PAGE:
Unsolicited Ideas, and Your Next Idea [Daily Game]

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James Altucher has a podcast that I like; I listen to every episode. I credit James for one important breakthrough in my life: Strengthening my idea muscle.

James advises his readers to do what he did to get himself out of a rut in his past that he calls his Daily Practice: something for your mind, spirit, money and body each day. Look him up and read his own explanation if you want to know more. James’ workout for his kind is to come up with ten ideas per day — they don’t have to be good or even useful ideas, just ideas — to strengthen his mind.

James once sent ten ideas for potential blog posts to Jim Cramer, a well-established voice in the financial world. Cramer liked the ideas and offered James a suggestion: You write these articles, and I’ll pay you for your work. James did, and resurrected what had been (at the time) a broken career for him.

I started doing the idea daily practice in 2014 to mixed results. 2015 was up and down for about half the year, then I got serious about it. Now I wrote down thousands of ideas every year in my tracking app. Everything you know me for doing came from one of those ideas.

Every now and then, a person messages me, suggesting some type of content I should make or a topic I should address on my podcast or on YouTube or in a blog post. Most of these suggestions suck, mostly because they’re self-serving and have been suggested only to please the person offering them— they care about the topic and are thinking about it, and now want me to care about it, which I usually don’t. And, I come up with literally thousands of ideas per year; I don’t really need unsolicited ideas. When I want some really good ones that I can’t create, I go to some trusted sources — a number of people I can count on my fingers. I do take ideas from my audience — in the form of their genuine challenges and questions and exchanges I have with people. That’s where most of my stuff comes from.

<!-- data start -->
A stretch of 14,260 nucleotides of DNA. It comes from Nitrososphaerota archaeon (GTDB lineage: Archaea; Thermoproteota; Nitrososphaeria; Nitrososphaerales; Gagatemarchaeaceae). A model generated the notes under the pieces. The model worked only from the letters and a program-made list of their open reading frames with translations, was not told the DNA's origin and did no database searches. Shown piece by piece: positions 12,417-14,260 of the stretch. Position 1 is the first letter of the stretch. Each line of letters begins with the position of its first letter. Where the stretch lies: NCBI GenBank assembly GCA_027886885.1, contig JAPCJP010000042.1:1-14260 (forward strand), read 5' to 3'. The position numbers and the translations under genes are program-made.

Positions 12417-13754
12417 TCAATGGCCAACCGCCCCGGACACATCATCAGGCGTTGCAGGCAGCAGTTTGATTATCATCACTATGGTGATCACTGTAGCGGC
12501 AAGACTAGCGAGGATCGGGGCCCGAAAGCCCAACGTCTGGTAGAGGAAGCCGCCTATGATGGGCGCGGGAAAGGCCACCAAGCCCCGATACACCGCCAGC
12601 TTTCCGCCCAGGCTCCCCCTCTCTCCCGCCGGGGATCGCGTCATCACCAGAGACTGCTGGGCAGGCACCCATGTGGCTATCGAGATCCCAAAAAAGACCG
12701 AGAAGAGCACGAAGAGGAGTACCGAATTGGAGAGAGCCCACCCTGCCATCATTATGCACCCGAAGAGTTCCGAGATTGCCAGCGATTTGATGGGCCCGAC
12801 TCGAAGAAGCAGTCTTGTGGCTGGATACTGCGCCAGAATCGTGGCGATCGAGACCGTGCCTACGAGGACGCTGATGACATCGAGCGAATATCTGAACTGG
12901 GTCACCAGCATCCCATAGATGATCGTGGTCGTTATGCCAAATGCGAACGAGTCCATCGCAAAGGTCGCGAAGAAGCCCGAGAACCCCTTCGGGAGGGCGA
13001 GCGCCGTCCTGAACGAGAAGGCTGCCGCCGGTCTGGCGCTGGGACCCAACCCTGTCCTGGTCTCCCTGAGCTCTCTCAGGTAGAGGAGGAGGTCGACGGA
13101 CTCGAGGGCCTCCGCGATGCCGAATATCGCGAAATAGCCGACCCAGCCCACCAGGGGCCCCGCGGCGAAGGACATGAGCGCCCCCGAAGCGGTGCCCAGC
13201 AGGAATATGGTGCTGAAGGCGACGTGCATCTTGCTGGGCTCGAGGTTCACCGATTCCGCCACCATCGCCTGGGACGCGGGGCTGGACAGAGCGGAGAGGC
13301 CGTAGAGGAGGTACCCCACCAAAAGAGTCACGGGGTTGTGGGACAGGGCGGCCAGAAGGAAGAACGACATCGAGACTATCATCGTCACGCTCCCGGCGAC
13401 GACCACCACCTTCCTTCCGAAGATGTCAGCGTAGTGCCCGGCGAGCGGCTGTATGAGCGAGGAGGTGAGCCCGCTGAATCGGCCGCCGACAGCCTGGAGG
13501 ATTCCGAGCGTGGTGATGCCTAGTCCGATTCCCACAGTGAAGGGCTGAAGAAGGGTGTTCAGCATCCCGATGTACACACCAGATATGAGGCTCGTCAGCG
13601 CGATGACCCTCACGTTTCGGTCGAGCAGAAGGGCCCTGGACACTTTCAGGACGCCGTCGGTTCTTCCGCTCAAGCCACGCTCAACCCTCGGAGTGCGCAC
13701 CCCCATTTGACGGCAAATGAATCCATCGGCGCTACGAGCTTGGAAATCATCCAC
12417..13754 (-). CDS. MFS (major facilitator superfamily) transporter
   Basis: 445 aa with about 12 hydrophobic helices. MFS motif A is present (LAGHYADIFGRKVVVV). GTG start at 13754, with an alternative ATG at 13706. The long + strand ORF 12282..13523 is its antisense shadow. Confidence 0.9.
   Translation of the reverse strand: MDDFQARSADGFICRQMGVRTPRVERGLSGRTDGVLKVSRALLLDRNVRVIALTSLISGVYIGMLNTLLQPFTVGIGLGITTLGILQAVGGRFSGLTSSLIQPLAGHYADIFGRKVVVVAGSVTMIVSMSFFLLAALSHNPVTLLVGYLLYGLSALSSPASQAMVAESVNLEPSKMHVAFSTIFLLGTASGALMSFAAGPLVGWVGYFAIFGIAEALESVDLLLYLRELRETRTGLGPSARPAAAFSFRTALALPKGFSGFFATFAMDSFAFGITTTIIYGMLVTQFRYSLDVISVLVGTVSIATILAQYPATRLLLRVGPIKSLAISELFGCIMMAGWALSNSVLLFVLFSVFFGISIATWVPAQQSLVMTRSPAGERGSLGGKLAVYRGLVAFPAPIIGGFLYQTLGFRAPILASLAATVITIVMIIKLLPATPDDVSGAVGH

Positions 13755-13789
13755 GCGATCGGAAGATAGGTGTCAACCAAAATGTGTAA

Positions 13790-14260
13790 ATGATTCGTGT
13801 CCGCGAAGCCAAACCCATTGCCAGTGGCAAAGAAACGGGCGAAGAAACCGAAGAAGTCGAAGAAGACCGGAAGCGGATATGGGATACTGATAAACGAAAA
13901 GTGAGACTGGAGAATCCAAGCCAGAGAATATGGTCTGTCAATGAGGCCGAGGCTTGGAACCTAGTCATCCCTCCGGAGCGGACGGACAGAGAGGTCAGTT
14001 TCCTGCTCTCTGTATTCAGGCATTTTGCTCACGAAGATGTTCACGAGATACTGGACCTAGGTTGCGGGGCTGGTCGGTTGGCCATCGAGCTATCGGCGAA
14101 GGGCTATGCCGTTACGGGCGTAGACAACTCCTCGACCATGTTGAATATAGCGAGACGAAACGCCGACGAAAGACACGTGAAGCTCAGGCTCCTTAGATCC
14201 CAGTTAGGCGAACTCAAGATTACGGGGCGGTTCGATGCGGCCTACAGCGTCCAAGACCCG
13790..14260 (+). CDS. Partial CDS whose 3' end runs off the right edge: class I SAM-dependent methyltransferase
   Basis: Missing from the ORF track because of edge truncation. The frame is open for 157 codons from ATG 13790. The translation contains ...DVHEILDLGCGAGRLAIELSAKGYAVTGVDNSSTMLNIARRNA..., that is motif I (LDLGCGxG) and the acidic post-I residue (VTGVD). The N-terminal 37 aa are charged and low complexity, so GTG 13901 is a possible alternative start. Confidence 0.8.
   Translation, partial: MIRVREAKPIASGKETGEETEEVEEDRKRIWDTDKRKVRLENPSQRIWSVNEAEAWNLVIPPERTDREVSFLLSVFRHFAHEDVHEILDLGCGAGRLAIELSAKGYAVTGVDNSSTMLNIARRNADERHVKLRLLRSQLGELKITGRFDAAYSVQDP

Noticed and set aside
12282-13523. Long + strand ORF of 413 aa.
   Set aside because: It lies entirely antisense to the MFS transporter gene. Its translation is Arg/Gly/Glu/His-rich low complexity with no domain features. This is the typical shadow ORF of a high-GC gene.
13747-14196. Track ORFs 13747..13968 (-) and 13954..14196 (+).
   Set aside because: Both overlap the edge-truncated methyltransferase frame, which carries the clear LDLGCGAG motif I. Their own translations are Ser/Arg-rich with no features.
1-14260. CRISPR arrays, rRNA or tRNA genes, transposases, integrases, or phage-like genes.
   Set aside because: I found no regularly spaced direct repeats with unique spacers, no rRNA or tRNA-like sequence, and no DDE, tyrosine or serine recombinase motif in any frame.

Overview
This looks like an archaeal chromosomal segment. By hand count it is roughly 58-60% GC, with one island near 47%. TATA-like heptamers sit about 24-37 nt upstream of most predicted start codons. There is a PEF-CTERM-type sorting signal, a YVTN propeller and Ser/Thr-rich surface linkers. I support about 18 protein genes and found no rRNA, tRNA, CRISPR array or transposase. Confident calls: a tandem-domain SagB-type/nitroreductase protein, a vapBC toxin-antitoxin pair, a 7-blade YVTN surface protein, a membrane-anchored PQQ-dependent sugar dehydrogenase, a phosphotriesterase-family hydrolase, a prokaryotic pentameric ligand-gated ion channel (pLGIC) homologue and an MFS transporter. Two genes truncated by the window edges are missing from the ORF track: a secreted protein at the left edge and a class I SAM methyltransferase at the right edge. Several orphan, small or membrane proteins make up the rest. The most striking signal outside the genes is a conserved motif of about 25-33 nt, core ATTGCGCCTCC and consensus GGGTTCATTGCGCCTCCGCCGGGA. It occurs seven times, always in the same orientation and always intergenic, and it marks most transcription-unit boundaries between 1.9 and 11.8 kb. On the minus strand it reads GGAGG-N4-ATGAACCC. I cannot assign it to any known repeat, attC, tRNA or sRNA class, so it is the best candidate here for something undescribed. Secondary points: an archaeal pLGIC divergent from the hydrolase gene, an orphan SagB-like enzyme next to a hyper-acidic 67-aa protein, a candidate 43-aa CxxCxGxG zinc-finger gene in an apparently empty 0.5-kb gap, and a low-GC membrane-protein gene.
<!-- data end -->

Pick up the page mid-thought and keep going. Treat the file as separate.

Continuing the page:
99% of the ideas/suggestions people send me need to be returned to sender (HoopHandbook, conversely, was a 1% idea). I wrote about his 5 years ago(some of that I’ve change my perspective on, but the general idea still stands). Not because I’m mean or not open to input. They need to be sent back because the person offering it needs to be the one doing it. I want to create creators, not consumers.

But the tactic actually works — I made this post, after all, right?

(350 people will think this post is about them. It is, and it’s not at the same time. Write about it — just not to me.)

For Your Game

  1. If you have a great idea, or even a good one, prove it: Execute on it. I usually don’t trust ideas from people who haven’t worked their own ideas. It’s like buying a product from someone who doesn’t own what they sell. Do you rest believe in it?
  2. If you’re looking for something and can’t find it, your idea is right there in your lap. That’s how many businesses start, by the way. That’s how my podcast started. Spanx comes to mind; go and listen to some of Sara Blakely’s interviews (she’s been on Altucher).
  3. [Insert your idea here]

What ideas do you need to stop talking about and execute on? Reply and tell me — maybe I can help.